Sunday, October 26, 2008

Building Back Up for Land, Hope and Life

Inside a house of BelenThe story for my travels this week is a little different. I wish I could introduce it with a picture that was a bit more in focus, but my camera is still rebelling at the moment. What it contains deserves a bit more than I can really show.

This is the inside of a house in Belèn, Guatemala, in the western highlands. It is a Mayan mother and daughter of the Ixil tribe we paid a visit to. The story behind how they got there is a long one.

I am not Central American historian, so I can’t make any real guarantees as to accuracy or bias in what I know. But here’s what I have: until 1996, Guatemala had been steeped in civil war. This war was particularly bad for Mayan villages in the mountains to the west. To oversimplify matters a bit, the revolutionary army fled there and assumed guerrilla tactics fairly early. They needed food. So what they would do was go into indigenous villages fully armed, and demand to be fed. The village would feed the guerrillas to protect themselves, and the guerrillas would leave. Later, the national army (US trained, I might add) would roll into town and demand to know what happened in the village. If and when they found out that the village had aided guerrillas, the army would slaughter the village.

Guatemala signed peace accords officially ending the 36-year civil war about 12 years ago. An estimated 200,000 people were killed (for perspective, neighboring Belize has a total population of about 300,000). A million were estimated to have been made homeless, and some uncountable number disappeared.

A huge number of these people were indigenous, and already faced a great deal of discrimination. Even after the war ended, there were outbursts of violence against them. Those who lived often lost all of their family as well as any land they could call home.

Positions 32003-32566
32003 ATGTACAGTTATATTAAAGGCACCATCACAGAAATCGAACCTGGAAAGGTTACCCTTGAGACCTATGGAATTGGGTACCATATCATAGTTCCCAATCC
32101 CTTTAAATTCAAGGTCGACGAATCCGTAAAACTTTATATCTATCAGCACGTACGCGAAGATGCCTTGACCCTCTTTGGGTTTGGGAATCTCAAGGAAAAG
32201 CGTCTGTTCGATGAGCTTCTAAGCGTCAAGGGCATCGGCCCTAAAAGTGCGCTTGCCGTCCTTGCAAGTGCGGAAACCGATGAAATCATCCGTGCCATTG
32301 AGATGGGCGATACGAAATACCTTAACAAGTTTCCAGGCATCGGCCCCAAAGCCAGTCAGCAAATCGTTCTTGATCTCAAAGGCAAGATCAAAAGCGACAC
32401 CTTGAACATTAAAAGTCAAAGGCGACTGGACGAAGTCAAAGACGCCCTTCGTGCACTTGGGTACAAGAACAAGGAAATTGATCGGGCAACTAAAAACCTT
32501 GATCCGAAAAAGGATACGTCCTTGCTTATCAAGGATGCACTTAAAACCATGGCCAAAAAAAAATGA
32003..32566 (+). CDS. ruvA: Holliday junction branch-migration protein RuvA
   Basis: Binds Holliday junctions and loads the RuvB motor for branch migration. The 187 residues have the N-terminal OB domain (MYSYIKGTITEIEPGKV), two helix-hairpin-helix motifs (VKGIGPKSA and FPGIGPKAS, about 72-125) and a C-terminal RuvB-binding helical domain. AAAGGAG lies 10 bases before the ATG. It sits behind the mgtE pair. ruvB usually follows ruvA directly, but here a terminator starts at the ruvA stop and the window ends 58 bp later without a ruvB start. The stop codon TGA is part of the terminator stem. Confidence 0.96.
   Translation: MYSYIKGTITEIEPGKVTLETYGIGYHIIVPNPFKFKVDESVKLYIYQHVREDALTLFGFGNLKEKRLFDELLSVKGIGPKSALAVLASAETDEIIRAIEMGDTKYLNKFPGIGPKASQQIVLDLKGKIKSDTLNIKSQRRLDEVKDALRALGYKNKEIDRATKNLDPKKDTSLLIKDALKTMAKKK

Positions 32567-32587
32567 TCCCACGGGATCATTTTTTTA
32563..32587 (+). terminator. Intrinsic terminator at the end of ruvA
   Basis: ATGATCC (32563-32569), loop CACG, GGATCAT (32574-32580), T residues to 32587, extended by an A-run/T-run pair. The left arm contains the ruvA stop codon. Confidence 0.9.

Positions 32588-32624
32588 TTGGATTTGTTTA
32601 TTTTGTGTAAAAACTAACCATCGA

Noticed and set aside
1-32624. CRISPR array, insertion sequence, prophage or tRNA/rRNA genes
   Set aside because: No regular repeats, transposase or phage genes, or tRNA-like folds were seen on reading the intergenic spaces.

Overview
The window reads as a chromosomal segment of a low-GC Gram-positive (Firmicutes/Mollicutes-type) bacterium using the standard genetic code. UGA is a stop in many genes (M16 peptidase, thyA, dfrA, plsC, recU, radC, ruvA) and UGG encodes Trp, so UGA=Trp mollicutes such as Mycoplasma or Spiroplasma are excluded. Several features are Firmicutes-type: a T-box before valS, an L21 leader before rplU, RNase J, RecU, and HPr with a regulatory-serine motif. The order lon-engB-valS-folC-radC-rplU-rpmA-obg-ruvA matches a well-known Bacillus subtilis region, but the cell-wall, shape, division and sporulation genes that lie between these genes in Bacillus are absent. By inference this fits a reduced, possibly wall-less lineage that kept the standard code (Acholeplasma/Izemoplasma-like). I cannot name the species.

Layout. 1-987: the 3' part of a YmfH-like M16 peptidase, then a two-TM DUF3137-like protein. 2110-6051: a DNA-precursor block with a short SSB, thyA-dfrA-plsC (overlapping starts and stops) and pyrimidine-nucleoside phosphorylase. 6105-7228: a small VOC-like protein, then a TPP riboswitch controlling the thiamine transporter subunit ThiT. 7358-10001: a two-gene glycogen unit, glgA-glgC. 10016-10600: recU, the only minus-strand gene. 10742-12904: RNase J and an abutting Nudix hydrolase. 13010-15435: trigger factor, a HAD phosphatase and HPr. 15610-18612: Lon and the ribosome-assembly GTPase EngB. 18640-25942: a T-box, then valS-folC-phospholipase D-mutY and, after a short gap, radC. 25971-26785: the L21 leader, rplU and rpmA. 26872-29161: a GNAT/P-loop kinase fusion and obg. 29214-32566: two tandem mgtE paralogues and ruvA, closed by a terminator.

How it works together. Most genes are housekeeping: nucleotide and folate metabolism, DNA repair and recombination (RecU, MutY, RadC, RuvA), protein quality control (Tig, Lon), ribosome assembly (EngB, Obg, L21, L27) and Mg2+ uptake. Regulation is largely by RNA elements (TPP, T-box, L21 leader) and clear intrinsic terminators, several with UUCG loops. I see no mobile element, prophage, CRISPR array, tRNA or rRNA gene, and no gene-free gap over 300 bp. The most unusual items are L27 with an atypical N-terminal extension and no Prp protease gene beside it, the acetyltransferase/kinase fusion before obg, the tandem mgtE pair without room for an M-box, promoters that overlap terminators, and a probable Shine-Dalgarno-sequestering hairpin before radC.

Fortunately, there has been help. People have recognized the problem and stepped up to the plate to get these people back on their feet. One of the oldest and most successful organizations taking on this mission (among other missions in several other countries) is Agros International.

The motto of Agros is three words: Tierra, Esperanza, Vida—Land, Hope, Life. At its most basic level, Agros is a micro-loan organization that buys land, gives it to indigenous people to start a small village, and helps them set up its basic infrastructure. Once the villagers are able to work off their debt, they buy the land back. Agros then uses that money to buy more land for more people, and the cycle repeats.

One of the basic tenants is that instead of coming in a giving charity to the village, Agros works with the village and sees how it can augment what the village already has, in order to make it more self-sustaining. For example, if there is a big weaving culture as there is among the Ixil, then they will come in to teach more weaving techniques and how to make things that are more likely to sell, as well as setting up channels for marketing opportunities. If there is a strong farming element and a good location, Agros will teach new techniques to improve crop yield and suggest other crops that will also work aside form the ones the village is already trying. If there’s a large amount of wood resources, then possibly there will be some carpenter training so that the village can create and sell goods made from just two trees for the same profit thy would gain by cutting down and selling half of their forest.